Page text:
While the Board struggled with clumsy administrative mechanisms, Hamilton demonstrated how MHS’s relationships with customs inspectors and the Revenue Cutter Service enabled a quick and effective quarantine response to smallpox aboard a Mississippi River steamboat at Fort Benton, Montana Territory (May 1882), and how MHS blocked yellow fever in Mexico from entry into Brownsville, Texas by means of a sanitary cordon hastily assembled around the region. Congress recognized Hamilton’s leadership and in 1882 and 1883 awarded MHS a $100,000 fund for investigating epidemics, monies that had been slated for the Board. When Billings and his colleagues attempted to revive the idea of a National Board as a new Bureau of Health within the Department of the Interior, Hamilton announced that during August 1887 MHS had established a Hygienic Laboratory (predecessor to the National Institutes of Health), where Dr. Joseph Kinyoun and his staff were applying the new science of bacteriology to examine cholera. In the end, the National Board of Health lost both funding and support from Congress, which gave the Board’s enlarged authorities, and its quarantine stations, to MHS.
Issues surrounding the practice of quarantine drove Hamilton’s work in public health. It was no coincidence that the Hygienic Laboratory began in an attic at Staten Island’s Marine Hospital, near Ellis Island, the single busiest port of entry for immigrants during this period. Earlier on, Hamilton had established a Marine Hospital on Bedloe’s Island, future site of the Statue of Liberty. Although MHS would not receive formal authority to issue domestic quarantines until 1893, Hamilton and his staff worked with the Congress to advance incremental changes toward a national policy. Maritime quarantine legislation (Act of August 1, 1888) strengthened the Act of 1878, adding new Federal quarantine stations along the East and West coasts; March 1891 legislation made medical inspection of immigrants part of MHS’s duties; and interstate quarantine legislation (Act of March 27, 1890) gave MHS authority to establish quarantines against epidemic cholera, yellow fever, smallpox, and plague. On the request of his successor, Surgeon General Walter Wyman, Hamilton also returned to New York during the 1892 cholera pandemic, to set up a quarantine camp at Sandy Hook (Camp Low).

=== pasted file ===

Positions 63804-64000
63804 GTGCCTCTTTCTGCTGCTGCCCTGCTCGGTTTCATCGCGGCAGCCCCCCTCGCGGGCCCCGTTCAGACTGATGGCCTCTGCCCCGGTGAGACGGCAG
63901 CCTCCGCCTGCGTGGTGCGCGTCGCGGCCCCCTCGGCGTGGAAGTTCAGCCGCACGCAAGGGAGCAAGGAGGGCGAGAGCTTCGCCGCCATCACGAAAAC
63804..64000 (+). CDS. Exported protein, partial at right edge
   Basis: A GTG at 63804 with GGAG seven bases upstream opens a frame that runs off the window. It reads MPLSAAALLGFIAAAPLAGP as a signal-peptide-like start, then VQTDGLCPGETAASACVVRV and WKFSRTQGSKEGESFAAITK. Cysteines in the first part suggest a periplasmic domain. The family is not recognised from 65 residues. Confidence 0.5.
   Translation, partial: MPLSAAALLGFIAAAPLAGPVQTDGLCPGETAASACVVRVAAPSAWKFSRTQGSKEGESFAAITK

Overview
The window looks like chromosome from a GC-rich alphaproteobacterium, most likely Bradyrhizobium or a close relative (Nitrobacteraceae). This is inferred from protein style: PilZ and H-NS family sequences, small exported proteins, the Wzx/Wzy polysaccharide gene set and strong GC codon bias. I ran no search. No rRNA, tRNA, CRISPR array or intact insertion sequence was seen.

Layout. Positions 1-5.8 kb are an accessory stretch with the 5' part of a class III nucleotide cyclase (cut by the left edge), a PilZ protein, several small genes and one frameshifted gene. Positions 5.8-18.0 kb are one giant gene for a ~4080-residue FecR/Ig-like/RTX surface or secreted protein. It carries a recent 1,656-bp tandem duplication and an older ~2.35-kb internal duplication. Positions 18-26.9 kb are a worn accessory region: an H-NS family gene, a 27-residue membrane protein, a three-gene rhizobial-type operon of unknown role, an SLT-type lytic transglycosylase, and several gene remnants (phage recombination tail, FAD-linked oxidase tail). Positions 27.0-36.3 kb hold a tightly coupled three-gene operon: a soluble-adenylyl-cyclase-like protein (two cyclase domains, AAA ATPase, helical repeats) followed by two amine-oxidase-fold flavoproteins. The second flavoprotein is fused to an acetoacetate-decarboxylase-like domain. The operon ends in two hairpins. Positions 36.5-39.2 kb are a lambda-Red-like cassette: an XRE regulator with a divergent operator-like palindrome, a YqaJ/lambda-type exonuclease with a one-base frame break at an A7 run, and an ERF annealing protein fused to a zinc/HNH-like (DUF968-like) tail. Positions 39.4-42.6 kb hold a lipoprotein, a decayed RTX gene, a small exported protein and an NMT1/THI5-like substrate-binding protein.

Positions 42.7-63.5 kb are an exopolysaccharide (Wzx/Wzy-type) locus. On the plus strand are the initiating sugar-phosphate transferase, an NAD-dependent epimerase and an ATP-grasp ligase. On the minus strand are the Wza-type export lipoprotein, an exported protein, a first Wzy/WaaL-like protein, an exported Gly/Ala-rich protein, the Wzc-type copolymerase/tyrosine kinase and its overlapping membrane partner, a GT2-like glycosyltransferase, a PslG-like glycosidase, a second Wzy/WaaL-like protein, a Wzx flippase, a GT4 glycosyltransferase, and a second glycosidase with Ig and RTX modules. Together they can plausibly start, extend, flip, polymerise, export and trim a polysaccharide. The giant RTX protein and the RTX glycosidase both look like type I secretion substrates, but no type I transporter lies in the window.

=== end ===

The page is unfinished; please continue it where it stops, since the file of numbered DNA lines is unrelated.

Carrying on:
Hamilton made limited progress with the Congress realizing Woodworth’s reform plans to set MHS on sound fiscal and professional moorings. The Shipping Act of June 26, 1884 replaced the hospital tax charged to merchant seamen in favor of financing health services by means of a tonnage tax on foreign ships landing in domestic ports, supplemented by deficiency appropriations. And after Hamilton issued regulations specifying competitive examinations for entrance into a corps of medical officers, the Congress formally authorized the Commissioned Corps with the Act of January 4, 1889. But he was not able to win an equal footing for MHS’s Commissioned Corps with the salaries and ranks accorded to military medical officers and as a result, resigned his post as Surgeon General on June 1, 1891.
Hamilton was recommissioned as a Surgeon and assigned to Chicago’s Marine Hospital. Hamilton led a full professional life, serving as a Professor of Surgery at his alma mater, Rush Medical College, and as editor of the new Journal of the American Medical Association (1893-1898). Rather than accept an assignment to San Francisco, Hamilton resigned from MHS on November 13, 1896 and accepted the position of Superintendent of the Illinois State Insane Hospital in Elgin, Illinois. He would end his days at the hospital, dying there on December 24, 1898.
Last Revised: January 4, 2007